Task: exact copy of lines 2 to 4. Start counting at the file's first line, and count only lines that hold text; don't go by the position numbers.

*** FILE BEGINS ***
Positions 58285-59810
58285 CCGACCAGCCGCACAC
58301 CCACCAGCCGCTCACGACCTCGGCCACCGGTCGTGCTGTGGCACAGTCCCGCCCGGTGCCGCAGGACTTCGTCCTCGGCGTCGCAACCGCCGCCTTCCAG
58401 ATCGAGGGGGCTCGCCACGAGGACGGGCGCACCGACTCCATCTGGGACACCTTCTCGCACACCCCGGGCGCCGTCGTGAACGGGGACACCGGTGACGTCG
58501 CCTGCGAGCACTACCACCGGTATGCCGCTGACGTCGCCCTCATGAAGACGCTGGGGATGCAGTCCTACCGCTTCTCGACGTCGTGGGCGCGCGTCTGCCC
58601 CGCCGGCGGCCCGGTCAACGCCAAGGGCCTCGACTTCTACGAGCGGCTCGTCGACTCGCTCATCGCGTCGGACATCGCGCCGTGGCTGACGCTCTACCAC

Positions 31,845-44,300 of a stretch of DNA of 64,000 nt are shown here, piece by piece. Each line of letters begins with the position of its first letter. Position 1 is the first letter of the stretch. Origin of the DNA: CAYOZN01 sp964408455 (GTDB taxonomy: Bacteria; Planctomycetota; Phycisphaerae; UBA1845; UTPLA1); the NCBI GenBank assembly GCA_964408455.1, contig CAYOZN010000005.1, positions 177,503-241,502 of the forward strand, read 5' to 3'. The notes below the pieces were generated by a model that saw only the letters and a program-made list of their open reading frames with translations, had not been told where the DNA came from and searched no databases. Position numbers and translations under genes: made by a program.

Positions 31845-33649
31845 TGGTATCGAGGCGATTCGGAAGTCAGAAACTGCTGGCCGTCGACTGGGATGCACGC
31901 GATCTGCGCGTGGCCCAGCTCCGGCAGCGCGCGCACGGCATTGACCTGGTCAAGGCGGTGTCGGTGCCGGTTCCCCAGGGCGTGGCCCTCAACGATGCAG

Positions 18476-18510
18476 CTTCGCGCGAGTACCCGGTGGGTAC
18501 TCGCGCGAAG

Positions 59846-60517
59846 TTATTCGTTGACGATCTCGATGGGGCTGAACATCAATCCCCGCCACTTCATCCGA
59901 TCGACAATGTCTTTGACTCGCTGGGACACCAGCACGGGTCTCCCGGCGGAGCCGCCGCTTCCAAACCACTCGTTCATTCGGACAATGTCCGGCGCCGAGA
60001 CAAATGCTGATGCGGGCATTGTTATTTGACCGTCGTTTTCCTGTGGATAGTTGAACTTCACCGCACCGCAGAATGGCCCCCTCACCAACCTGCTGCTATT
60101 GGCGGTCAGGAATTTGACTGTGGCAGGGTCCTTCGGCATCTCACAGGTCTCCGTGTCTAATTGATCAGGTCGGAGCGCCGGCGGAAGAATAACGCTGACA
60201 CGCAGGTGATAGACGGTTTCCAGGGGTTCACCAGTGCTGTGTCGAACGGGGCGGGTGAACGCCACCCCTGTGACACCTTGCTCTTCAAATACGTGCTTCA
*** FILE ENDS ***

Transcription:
58285 CCGACCAGCCGCACAC
58301 CCACCAGCCGCTCACGACCTCGGCCACCGGTCGTGCTGTGGCACAGTCCCGCCCGGTGCCGCAGGACTTCGTCCTCGGCGTCGCAACCGCCGCCTTCCAG
58401 ATCGAGGGGGCTCGCCACGAGGACGGGCGCACCGACTCCATCTGGGACACCTTCTCGCACACCCCGGGCGCCGTCGTGAACGGGGACACCGGTGACGTCG